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The Dream of Cecilia

a Studio release
by
Progression

Release Year: 2008

Date Label Catalog # Comments
PR()-0110
All songs were recorded live in studio except for a few solos and melodies which were added later on.
Added To Proggnosis Database on: 3/18/2008 12:00:00 AM
Entry Last Updated on: by:
  1. The Dream Of Cecilia - 6:34
  2. Wild Night At Tall Jack´s - 5:08
  3. Nightmare - 5:57
  4. Chaser´s Rhapsody - 1:53
  5. Gangsta Race - 4:42
  6. Bright Light From High - 7:06
  7. Hyperactive Games - 7:56
  8. Little Confusion - 3:11
  9. Mental Activity - 7:53
Harri Nokso
guitar
Jaan Jaanson
guitar
Toni Lustila
drums
Ilpo Peltonen
bass
Jussi-Natti Haavisto
viola, keyboards
Kimmo Pörsti
percussion

Reviewed by MJBrady on 07 May 2008


Again we are treated to a band that started back in the golden era of jazz/rock, during the mid - 1970's in Finland, while the band didn't do any recordings, somehow through time and inspiration, they were able o regroup, find some new members, and revive the inspirations to create their first studio recording here in the modern era. The band comes together with a very talented core of musicians, each coming from similar fusion backgrounds, having been inspired by all the greats, while reading the bands individual bio's, you will see such artists as: John McLaughlin and Mahavishnu Orchestra, Keyboardist - Chick Corea and Return To Forever, Al DiMeola as well as Swedish groups such as Kornet, Egba, Made In Sweden and Wasa Express, along with Finnish artists like Jukka Tolonen. In looking at this listing of inspirations, one can guess what this band is presenting the prospective listener.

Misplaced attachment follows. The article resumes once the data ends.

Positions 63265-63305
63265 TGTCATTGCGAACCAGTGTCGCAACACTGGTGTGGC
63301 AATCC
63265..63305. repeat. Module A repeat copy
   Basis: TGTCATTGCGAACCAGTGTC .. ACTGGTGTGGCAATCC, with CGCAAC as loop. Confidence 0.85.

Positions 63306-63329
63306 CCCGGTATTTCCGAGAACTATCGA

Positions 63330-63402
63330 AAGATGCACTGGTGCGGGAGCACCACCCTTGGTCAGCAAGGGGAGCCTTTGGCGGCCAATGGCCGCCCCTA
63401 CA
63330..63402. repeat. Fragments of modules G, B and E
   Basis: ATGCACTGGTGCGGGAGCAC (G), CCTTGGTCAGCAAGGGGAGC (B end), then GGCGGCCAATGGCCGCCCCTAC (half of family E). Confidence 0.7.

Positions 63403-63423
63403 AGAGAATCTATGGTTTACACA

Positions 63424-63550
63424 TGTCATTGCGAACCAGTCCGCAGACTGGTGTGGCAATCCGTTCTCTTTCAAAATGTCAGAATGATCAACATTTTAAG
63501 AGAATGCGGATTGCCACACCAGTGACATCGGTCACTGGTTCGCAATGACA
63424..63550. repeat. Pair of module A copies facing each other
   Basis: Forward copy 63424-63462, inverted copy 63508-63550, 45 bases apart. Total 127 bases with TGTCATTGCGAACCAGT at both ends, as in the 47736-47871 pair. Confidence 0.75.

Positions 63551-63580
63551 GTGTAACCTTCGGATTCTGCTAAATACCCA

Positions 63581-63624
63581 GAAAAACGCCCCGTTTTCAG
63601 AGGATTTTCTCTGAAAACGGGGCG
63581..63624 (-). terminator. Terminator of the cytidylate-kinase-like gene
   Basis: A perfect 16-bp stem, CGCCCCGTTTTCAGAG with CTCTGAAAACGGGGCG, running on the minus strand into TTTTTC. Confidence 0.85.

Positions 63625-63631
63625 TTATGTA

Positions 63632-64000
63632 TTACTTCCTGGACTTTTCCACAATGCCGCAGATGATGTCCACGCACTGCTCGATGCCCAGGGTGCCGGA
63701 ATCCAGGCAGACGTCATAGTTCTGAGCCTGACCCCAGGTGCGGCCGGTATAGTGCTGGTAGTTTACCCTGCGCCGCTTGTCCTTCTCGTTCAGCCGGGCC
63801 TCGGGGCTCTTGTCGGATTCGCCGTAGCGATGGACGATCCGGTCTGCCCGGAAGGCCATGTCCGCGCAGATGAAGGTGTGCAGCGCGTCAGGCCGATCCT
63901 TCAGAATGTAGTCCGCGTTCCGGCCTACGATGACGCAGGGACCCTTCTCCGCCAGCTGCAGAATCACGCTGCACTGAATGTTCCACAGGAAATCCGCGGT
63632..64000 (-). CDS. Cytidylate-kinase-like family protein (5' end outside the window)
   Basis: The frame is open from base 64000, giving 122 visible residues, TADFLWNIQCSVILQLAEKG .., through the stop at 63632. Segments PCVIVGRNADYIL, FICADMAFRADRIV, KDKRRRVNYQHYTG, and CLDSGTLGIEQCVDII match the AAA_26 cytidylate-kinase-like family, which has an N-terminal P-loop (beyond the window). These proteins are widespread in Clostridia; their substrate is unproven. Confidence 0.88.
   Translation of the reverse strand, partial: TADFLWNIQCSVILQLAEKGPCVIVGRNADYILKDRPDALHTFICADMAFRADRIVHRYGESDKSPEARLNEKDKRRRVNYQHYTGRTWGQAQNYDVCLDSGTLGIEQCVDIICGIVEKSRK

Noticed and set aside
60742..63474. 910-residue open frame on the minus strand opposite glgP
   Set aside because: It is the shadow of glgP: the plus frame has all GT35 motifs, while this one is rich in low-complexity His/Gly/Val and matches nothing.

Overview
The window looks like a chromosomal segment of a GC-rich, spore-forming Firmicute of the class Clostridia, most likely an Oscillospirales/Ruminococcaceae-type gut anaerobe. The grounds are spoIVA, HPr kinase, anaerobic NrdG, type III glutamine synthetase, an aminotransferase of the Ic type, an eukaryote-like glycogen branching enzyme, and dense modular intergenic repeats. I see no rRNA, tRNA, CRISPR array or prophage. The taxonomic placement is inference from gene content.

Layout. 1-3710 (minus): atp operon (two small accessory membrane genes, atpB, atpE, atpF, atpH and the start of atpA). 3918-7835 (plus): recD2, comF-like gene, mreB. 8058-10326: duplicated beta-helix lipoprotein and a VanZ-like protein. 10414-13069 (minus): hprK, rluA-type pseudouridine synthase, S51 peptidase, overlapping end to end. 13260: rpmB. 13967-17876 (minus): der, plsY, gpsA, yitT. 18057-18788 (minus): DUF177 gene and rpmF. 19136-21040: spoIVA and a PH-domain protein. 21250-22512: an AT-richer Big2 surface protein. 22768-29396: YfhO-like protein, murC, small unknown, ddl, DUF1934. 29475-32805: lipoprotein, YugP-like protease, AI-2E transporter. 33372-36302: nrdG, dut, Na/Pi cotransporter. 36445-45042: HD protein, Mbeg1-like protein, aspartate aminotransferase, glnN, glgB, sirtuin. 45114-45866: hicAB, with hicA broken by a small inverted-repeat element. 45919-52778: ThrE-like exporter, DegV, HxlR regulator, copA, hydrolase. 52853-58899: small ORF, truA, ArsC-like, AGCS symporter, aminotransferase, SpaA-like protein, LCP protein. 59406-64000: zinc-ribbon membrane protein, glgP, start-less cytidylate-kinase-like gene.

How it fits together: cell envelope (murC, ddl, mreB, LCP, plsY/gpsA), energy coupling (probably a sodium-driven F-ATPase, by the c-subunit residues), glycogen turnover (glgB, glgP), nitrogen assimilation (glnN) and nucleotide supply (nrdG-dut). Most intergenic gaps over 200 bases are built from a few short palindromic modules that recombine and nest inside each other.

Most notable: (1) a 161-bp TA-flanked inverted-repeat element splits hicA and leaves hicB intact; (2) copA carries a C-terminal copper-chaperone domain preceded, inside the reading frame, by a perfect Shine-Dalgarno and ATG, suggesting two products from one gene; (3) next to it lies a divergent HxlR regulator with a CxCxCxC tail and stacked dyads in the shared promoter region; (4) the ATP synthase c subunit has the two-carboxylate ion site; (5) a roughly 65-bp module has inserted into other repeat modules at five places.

Fusion music, Yes, this band plays that good old blend of jazz and rock, and their choice of band names is quite fitting, as you can expect as much Progression happening with this group, as you can expect stellar playing. Progression uses two guitarists, a keyboardist that doubles on the viola to great effect, and the usual bass, drums, percussion rhythm ensemble. One thing I can say in having listened to this cd over and over, is that while the members if Progression are fans of the greats, they manage to come across with a personality apart from being mere followers of the style, perhaps having such a long history behind them shows that maturity that is rare for newer fusion bands. There music can be both raw and refined at the same time, showing the same kind of sincerity that we all love about the early pioneers of the jazz/rock movement.

Progression's two guitarists have distinctly different voices, making it a complimentary arrangement to the band, each player's sound offsets the others providing a bit more of a tonal and melodic variance, having these diverse voices also pair nicely with the great viola and keyboard playing of Jussi-Natti Haavisto, who really gets a lot of space, interesting to hear the more bold sounding viola used in the same way other fusion bands used the violin, it does have a ballsier sound, and he really plays well. Many of the songs have a bit of a JLP, meets Mahavishnu meets Didier Lockwood feel, although again I must state that Progression merits their own sound quite amicably.

This cd has a bit of a live feel to it, as it was recorded live in the studio, with some solos being added later. Considering this, I guess that is why I hear the rawness and sincerity of the music. This is an interesting band needless to say, with a dedicated fusion sound. I hope the band can feed off of the music from this cd and work on some new material, as they really have a good vibe about them.